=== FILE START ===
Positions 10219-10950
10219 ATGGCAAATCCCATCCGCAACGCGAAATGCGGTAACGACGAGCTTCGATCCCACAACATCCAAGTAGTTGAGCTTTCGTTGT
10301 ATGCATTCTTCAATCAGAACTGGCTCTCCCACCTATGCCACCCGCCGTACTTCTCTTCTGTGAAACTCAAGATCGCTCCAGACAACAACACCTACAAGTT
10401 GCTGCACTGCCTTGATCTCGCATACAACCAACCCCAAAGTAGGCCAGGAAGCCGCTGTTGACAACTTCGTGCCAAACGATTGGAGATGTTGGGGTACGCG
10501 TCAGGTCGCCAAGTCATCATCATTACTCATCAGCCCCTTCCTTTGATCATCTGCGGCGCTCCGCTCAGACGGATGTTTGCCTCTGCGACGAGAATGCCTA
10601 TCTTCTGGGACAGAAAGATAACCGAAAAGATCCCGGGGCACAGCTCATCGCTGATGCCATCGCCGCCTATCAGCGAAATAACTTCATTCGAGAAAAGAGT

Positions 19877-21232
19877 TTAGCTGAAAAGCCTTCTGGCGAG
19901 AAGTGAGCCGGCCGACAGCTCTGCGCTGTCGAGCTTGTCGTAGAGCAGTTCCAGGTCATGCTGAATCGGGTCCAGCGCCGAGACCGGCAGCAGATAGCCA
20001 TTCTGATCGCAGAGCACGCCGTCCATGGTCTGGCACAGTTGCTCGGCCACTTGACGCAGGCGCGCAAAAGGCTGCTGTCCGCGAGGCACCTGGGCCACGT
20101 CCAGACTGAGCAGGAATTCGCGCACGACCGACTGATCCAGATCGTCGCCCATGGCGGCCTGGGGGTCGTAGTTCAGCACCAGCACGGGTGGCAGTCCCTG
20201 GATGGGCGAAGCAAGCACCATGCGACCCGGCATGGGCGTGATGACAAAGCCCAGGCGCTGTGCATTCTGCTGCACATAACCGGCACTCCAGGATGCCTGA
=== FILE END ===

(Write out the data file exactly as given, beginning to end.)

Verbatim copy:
Positions 10219-10950
10219 ATGGCAAATCCCATCCGCAACGCGAAATGCGGTAACGACGAGCTTCGATCCCACAACATCCAAGTAGTTGAGCTTTCGTTGT
10301 ATGCATTCTTCAATCAGAACTGGCTCTCCCACCTATGCCACCCGCCGTACTTCTCTTCTGTGAAACTCAAGATCGCTCCAGACAACAACACCTACAAGTT
10401 GCTGCACTGCCTTGATCTCGCATACAACCAACCCCAAAGTAGGCCAGGAAGCCGCTGTTGACAACTTCGTGCCAAACGATTGGAGATGTTGGGGTACGCG
10501 TCAGGTCGCCAAGTCATCATCATTACTCATCAGCCCCTTCCTTTGATCATCTGCGGCGCTCCGCTCAGACGGATGTTTGCCTCTGCGACGAGAATGCCTA
10601 TCTTCTGGGACAGAAAGATAACCGAAAAGATCCCGGGGCACAGCTCATCGCTGATGCCATCGCCGCCTATCAGCGAAATAACTTCATTCGAGAAAAGAGT

Positions 19877-21232
19877 TTAGCTGAAAAGCCTTCTGGCGAG
19901 AAGTGAGCCGGCCGACAGCTCTGCGCTGTCGAGCTTGTCGTAGAGCAGTTCCAGGTCATGCTGAATCGGGTCCAGCGCCGAGACCGGCAGCAGATAGCCA
20001 TTCTGATCGCAGAGCACGCCGTCCATGGTCTGGCACAGTTGCTCGGCCACTTGACGCAGGCGCGCAAAAGGCTGCTGTCCGCGAGGCACCTGGGCCACGT
20101 CCAGACTGAGCAGGAATTCGCGCACGACCGACTGATCCAGATCGTCGCCCATGGCGGCCTGGGGGTCGTAGTTCAGCACCAGCACGGGTGGCAGTCCCTG
20201 GATGGGCGAAGCAAGCACCATGCGACCCGGCATGGGCGTGATGACAAAGCCCAGGCGCTGTGCATTCTGCTGCACATAACCGGCACTCCAGGATGCCTGA